Collectively, key decision-makers must make sure succession planning aligns with business strategy, said the report. They should also be able to clearly articulate the case for taking the time for succession planning now vs. dealing with the consequences of postponing it. They should be able to manage the irrational, political, and emotional dynamics of succession. Just ask anyone who’s ever been in the thick of a succession planning program, or talk to any CEO that’s faced with the prospect of “letting go.” It’s not for the faint of heart, and clear-headedness comes with experience and emotional intelligence.

2. Be Open with Employees so You Can Identify Top Talent

Your next resilient leader may already be within the ranks of your company. For instance, GM CEO Mary Barra started on the assembly line, while Wal-Mart CEO Doug McMillon loaded trucks as a teenager at a local distribution center. In terms of  “entry-level executives,” IBM cleared a pathway for senior vice president Virginia Rometty to become the company’s first female CEO in 2012. Coca-Cola took a similar approach in 2016 when then-CEO Muhtar Kent named his successor, James Quincey.

Each of the aforementioned companies took a “pipeline” approach to development, with the identification and development of talent at all levels of the organization. “Talent development has to become part of the corporate culture, and companies should make a serious commitment to their program through time and resources,” said Executives Unlimited. “An example of a  good structure/format is regular talent reviews. The board can review talent with the CEO, the CEO reviews talent with the executive team, each executive team member reviews talent with their respective teams, and the process cascades down throughout the organization.”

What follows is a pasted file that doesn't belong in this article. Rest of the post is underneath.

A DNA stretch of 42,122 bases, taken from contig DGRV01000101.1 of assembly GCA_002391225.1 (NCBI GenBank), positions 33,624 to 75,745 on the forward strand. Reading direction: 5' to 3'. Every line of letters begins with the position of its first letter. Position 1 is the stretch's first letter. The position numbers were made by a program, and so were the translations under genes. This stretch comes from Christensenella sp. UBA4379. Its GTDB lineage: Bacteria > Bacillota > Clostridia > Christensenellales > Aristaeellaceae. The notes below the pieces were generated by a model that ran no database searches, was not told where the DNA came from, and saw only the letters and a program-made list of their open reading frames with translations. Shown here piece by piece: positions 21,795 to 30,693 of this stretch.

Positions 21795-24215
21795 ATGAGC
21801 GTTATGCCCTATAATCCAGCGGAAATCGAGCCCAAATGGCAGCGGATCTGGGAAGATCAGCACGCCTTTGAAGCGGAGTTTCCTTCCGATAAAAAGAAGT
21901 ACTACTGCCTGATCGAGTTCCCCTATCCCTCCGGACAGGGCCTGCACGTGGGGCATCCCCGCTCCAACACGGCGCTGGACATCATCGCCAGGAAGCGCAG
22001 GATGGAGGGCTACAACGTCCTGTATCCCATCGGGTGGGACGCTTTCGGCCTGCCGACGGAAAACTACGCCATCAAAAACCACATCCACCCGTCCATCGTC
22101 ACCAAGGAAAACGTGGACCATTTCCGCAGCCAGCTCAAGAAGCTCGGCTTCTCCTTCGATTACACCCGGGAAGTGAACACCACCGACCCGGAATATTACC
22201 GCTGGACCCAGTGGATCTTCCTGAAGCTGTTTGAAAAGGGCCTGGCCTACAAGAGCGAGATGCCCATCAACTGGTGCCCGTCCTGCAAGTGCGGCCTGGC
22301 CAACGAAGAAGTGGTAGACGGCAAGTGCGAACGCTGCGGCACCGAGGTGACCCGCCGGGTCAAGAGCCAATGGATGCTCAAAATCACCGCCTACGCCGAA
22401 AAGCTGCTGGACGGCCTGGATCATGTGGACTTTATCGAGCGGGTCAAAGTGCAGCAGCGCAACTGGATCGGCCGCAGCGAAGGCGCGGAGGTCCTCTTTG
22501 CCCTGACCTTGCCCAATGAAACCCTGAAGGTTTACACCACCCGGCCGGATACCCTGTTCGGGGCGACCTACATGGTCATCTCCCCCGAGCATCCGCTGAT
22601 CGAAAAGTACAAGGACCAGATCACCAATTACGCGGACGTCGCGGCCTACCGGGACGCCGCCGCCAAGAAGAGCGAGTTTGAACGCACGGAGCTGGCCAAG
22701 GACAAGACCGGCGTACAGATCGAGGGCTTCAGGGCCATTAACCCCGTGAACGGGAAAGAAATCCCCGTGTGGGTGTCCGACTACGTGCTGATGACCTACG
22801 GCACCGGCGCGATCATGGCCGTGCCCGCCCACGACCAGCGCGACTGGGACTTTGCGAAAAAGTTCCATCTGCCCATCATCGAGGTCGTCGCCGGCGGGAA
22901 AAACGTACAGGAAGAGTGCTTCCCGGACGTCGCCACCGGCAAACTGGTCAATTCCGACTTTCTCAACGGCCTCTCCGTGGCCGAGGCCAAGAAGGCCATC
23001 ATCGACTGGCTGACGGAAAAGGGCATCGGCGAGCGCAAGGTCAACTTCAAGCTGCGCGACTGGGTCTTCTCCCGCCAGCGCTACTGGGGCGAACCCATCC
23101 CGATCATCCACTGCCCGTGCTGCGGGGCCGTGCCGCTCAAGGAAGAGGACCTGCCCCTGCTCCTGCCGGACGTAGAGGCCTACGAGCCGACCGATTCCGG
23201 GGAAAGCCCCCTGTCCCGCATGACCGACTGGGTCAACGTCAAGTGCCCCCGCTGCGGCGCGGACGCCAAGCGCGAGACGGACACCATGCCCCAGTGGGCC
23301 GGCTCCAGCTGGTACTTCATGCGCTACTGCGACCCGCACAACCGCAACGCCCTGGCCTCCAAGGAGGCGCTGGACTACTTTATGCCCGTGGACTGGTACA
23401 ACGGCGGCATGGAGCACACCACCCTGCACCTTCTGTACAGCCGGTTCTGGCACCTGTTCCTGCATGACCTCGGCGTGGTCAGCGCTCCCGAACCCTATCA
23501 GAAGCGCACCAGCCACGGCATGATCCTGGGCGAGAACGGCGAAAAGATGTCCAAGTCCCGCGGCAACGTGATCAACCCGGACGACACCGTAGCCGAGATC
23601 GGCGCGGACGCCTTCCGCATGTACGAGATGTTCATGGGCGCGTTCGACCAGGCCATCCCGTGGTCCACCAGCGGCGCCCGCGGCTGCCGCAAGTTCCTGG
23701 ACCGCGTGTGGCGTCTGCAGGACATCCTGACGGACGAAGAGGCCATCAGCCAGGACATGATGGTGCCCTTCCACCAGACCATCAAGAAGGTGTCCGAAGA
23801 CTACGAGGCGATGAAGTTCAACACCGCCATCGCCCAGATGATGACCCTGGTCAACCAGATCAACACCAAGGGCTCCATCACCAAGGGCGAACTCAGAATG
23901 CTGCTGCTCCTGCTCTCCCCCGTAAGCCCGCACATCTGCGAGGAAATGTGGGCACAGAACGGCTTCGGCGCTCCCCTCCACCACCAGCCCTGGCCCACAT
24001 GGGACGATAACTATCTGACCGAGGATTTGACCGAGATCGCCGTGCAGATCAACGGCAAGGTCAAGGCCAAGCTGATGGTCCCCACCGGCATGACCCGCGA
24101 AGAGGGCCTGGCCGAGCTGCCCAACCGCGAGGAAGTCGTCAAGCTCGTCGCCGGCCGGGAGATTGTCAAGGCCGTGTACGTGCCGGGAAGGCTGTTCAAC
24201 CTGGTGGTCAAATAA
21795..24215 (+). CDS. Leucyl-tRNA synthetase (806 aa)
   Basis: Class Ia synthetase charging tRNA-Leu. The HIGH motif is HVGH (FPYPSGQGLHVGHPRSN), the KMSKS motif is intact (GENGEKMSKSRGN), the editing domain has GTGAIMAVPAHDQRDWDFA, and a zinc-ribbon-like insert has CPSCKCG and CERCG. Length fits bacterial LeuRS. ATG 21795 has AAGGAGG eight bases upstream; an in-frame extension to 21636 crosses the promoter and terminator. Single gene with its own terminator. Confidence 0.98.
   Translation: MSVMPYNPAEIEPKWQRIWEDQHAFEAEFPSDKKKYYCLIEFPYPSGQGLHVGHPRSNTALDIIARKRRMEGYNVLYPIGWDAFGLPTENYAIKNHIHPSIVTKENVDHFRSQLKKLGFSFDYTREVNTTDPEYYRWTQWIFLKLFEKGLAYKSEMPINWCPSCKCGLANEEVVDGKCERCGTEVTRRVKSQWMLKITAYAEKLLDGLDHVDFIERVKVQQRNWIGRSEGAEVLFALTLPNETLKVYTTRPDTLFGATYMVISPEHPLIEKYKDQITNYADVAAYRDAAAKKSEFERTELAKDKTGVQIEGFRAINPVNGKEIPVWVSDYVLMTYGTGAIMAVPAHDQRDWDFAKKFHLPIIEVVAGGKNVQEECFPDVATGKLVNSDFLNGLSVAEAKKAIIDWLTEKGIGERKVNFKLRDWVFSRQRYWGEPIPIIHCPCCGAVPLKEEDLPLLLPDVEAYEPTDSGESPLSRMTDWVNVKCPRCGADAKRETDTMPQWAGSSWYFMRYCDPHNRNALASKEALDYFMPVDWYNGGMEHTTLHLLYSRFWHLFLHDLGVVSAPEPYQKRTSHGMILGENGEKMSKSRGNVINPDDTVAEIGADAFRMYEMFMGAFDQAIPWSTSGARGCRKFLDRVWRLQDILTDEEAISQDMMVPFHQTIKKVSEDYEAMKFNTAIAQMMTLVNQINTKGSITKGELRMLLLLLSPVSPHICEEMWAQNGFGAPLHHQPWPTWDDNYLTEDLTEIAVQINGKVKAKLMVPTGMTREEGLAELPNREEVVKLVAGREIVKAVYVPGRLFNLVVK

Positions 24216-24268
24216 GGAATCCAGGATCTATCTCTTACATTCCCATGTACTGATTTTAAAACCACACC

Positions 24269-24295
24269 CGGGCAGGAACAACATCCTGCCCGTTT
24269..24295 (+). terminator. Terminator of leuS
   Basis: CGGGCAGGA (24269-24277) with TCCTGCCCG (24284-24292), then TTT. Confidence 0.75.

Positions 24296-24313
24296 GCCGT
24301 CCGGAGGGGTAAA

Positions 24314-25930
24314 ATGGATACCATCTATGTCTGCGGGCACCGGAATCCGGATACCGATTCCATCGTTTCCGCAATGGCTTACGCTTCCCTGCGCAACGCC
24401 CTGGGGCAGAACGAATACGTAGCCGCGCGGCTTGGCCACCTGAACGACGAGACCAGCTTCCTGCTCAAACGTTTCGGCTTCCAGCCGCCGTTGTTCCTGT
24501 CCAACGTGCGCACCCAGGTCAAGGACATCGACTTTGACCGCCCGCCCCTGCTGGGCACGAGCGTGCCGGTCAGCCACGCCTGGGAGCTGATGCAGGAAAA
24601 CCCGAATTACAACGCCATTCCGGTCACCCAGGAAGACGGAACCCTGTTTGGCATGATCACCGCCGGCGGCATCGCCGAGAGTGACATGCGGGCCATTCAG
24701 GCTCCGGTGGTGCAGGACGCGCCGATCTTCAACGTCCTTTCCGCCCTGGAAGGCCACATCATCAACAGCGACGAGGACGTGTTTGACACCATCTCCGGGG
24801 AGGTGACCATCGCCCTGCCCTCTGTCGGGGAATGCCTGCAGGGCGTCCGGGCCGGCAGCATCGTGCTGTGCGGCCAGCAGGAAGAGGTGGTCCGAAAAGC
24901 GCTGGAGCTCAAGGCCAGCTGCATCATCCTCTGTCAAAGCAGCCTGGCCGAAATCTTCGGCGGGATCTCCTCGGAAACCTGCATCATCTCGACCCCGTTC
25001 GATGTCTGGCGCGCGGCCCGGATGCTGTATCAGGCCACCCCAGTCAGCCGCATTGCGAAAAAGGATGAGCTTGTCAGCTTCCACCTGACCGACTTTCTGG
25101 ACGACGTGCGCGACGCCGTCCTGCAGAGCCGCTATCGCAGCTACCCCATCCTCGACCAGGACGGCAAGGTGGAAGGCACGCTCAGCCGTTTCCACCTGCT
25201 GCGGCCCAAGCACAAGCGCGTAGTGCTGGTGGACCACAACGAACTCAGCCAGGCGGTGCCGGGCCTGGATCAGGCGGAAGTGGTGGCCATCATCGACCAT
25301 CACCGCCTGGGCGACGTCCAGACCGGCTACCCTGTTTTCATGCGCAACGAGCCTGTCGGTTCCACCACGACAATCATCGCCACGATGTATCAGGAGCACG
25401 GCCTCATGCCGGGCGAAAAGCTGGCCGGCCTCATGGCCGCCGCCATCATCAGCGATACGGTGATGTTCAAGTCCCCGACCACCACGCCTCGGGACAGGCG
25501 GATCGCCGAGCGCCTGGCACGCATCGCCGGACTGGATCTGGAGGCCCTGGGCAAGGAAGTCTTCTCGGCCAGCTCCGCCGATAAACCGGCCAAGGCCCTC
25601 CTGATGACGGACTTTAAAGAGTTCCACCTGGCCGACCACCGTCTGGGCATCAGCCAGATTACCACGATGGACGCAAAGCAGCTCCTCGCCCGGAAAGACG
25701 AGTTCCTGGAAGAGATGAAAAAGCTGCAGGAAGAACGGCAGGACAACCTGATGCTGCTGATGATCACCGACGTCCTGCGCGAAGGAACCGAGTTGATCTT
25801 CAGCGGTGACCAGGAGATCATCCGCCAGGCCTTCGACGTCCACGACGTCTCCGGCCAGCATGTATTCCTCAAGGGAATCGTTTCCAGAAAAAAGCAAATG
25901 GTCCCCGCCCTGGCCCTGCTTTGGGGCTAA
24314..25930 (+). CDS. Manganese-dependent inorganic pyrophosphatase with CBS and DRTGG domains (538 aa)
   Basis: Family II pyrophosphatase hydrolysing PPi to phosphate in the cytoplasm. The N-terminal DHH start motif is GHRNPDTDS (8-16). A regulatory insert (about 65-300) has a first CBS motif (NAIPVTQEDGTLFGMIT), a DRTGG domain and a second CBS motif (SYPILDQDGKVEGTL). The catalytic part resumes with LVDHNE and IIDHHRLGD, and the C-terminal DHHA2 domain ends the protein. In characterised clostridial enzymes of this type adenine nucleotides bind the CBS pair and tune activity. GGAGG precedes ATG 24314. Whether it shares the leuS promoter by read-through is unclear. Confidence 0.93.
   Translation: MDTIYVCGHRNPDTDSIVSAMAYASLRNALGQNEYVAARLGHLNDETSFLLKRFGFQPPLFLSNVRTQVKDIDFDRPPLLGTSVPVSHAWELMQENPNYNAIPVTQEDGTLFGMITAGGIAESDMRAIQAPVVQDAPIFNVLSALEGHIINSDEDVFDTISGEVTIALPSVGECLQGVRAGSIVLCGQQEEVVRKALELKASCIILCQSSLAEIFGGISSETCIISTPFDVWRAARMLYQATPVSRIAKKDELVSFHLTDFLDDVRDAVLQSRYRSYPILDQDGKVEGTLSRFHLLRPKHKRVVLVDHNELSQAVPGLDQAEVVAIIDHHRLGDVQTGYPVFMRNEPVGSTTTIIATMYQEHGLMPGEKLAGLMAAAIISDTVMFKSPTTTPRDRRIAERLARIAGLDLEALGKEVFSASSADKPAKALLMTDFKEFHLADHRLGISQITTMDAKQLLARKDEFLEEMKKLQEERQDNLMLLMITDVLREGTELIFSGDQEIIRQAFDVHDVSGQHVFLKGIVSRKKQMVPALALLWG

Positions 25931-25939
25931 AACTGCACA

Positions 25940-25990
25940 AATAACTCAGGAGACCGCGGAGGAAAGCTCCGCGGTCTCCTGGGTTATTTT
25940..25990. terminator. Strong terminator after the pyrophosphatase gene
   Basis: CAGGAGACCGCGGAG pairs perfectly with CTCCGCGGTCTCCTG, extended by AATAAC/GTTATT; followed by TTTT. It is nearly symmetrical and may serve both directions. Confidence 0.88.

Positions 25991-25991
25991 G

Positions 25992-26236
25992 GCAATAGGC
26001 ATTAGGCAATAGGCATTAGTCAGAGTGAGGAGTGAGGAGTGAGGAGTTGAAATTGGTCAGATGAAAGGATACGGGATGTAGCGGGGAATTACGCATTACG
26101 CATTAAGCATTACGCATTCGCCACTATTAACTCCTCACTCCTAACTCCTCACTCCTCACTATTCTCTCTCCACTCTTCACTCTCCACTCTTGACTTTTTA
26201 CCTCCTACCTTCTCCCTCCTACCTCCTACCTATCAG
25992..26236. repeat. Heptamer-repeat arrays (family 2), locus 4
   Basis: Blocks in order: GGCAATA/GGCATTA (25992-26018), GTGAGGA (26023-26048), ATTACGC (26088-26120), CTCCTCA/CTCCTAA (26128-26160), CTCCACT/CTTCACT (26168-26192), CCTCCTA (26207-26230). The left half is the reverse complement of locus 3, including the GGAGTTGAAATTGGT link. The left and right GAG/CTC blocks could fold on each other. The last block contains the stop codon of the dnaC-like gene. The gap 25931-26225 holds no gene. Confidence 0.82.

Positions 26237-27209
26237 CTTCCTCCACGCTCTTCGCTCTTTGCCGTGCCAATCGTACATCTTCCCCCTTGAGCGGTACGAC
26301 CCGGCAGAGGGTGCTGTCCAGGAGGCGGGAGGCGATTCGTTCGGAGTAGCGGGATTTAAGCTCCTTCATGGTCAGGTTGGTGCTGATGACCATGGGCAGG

Remember that succession planning without investing in development is nothing but an exercise in futility. Unfortunately, companies sometimes underestimate the time and commitment it takes to develop and administer retention programs, said the search firm. Most organizations today are running lean, and that means most employees’ time is spent on day-to-day tactical issues vs. strategy. This puts retention programs in the category of “nice to have” vs. “must-have,” which is a missed opportunity.

“Also, keep in mind that the best companies spend more time developing candidates than they do creating lists, and succession planning is not a super-secret process conducted in a smoke-filled room,” said Executives Unlimited. “It’s a process that should be transparent and integrated with performance management, recruitment, selection, development, and rewards. Support from the top is required for these programs to be successful. Leaders need to know that time spent mentoring, setting performance goals, and giving employees cross-functional opportunities are valued.”

Related: Creating Purpose in the Workplace

Contributed by Scott A. Scanlon, Editor-in-Chief; Dale M. Zupsansky, Managing Editor; and Stephen Sawicki, Managing Editor – Hunt Scanlon Media